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Team McConnell performs KC-46 fuel tank maintenance

  • Published
  • By Airman 1st Class Alan Ricker
  • 22nd Air Refueling Wing Public Affairs

MCCONNELL AIR FORCE BASE, Kan. — Airmen continued to gain experience on the KC-46A Pegasus this week during fuel tank maintenance.

“This is the first time that we have opened up the KC-46 tanks and entered them [here at McConnell],” said Tech. Sgt. Brenton Dube 931st Maintenance Squadron fuel systems repair technician.

Fuel cell Airmen are responsible for internal and external maintenance of the fuel system. They also maintain some avionics, hydraulics and electrical components.

Before the maintenance begins, preparations and readings must be completed to make the aircraft’s safe for maintenance. Multiple checklists are completed, which include hangar, aircraft and fuel systems checklists. This also includes tagging equipment with warnings and disconnecting batteries.

Along with ensuring the aircraft is grounded and purging tanks for 30 minutes, the Airmen are responsible for donning protective gear and removing residual gas in the fuel tanks.

Tech. Sgt. Kyle Almy, 22nd MXS fuel systems repair technician, explained that while the residual gas is removed, a photo ionization detector is used to test whether the environment is oxygen enriched or has decreased oxygen levels that could inhibit breathing.

“Once the aircraft is safe for maintenance; you receive a confined space entry permit, which is being validated this week for the KC-46,” said Almy.

Safety is important when an Airman’s life could be in danger.

“In my career of almost 13 years, I have never seen anybody pass out or become incapacitated in tank and have to be removed, but we do a yearly extraction exercise so that everyone is aware of the procedures and are able to perform them,” Almy.

The entrant, the individual climbing into a tank, is accompanied by an attendant and a runner. While the entrant is maintaining, the attendant is conversing and keeping visual contact. When an emergency develops, the attendant informs the runner who then calls the appropriate personnel. It’s possible for an Airmen to get stuck due to the size of the tank.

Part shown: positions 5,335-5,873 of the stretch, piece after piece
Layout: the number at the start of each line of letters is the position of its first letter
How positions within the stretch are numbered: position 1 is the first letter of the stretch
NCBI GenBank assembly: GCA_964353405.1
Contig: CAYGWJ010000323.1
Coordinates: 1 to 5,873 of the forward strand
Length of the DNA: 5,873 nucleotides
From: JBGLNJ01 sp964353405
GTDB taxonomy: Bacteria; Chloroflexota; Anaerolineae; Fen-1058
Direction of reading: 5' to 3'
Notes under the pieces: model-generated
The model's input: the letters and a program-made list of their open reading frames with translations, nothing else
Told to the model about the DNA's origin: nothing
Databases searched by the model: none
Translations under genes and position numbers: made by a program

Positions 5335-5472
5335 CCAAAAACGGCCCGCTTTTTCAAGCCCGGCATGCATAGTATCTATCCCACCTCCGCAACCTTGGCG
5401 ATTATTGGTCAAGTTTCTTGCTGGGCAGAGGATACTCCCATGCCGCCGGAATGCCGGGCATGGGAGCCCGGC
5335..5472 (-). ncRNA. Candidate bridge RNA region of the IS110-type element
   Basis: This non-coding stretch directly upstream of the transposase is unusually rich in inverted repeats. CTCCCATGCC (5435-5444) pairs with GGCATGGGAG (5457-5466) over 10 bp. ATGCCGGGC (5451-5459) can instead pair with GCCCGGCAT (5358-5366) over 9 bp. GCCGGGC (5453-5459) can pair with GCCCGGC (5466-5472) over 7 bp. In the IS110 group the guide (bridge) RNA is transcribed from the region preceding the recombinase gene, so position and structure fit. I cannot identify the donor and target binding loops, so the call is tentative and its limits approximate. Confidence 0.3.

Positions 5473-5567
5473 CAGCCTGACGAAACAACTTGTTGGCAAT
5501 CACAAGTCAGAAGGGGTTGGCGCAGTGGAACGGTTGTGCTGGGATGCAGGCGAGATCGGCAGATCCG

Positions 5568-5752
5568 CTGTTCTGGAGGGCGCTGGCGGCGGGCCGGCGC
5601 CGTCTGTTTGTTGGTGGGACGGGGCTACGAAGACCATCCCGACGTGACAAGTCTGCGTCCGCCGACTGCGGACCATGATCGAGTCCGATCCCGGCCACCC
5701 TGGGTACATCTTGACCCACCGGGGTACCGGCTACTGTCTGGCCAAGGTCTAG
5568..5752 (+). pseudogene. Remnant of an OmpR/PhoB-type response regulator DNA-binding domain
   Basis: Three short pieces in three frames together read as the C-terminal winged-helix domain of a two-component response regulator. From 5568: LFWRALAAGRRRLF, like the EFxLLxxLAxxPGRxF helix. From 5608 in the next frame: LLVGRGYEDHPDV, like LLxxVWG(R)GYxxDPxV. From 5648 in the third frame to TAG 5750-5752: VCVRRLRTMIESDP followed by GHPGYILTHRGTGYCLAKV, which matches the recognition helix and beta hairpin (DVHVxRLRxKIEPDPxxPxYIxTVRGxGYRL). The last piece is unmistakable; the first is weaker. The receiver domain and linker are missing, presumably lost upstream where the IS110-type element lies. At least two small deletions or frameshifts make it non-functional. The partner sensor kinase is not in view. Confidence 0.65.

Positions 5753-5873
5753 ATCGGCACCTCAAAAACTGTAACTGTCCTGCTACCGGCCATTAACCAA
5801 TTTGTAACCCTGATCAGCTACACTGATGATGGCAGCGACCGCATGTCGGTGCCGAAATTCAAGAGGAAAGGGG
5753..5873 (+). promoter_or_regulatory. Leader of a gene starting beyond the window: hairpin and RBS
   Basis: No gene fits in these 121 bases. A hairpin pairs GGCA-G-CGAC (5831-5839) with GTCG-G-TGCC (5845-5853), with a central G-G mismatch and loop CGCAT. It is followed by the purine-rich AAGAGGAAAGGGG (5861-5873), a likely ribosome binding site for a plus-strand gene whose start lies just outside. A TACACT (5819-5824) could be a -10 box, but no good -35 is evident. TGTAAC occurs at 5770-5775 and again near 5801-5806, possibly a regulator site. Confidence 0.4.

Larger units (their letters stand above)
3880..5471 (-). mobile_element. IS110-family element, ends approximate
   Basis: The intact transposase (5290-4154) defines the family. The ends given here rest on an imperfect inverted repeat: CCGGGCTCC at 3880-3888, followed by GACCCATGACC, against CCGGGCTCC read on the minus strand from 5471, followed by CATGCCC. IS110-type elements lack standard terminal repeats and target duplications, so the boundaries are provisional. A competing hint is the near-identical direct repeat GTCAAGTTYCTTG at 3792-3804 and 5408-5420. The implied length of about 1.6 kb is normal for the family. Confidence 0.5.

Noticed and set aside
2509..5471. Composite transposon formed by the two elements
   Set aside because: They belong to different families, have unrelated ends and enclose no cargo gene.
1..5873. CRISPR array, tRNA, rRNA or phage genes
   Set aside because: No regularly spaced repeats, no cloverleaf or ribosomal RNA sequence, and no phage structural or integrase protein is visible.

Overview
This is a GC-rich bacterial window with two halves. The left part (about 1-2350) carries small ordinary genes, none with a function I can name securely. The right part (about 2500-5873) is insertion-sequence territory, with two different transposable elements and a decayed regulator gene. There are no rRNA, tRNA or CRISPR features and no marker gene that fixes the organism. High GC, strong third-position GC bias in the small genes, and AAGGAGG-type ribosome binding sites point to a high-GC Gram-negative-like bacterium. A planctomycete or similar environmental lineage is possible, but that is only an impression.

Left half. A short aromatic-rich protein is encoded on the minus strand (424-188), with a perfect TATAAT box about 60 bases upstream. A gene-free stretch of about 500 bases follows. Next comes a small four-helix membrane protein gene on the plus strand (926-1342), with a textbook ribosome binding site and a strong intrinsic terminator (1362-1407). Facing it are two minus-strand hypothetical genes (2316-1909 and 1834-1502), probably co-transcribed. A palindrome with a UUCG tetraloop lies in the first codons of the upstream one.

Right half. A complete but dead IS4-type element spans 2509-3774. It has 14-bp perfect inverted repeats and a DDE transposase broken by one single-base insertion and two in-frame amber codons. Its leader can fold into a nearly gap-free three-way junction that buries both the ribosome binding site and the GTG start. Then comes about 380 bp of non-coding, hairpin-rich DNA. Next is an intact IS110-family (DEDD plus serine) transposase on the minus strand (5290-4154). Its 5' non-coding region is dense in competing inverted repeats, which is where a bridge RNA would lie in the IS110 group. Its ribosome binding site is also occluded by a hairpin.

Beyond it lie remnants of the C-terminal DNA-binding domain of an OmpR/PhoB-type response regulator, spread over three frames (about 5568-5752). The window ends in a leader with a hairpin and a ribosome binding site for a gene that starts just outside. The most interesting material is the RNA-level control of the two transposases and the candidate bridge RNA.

Almy said that when someone is flying on a commercial airline and staring out the window at the wing, they usually don’t realize that the entire wing is filled with fuel. That’s the fuel tank for the aircraft and for the KC-46.

“There are tanks that you can physically crouch down and walk across, and then there are areas where you can’t move your arms and legs and it’s difficult to get out of the tank.” said Almy.

While fuel is stored in the wing, the KC-46 also contains separate fuel in body tanks located below the fuselage. In the KC-135 Stratotanker, the entire area under the fuselage is a body tank.

“The KC-46 holds between 210,000 to 212,000 pounds of fuel,” said Almy. “The KC-135 also holds between 209,000 and 210,000 pounds of fuel.”

McConnell houses Airmen that are certified on both the KC-135 and the KC-46. Even with the addition of the KC-46, the fuel shop will continue to maintain the KC-135.

“This is our job and it’s what we were meant to do,” said Dube. “Our main goal, especially for the new [Airmen], is to learn as much as possible.”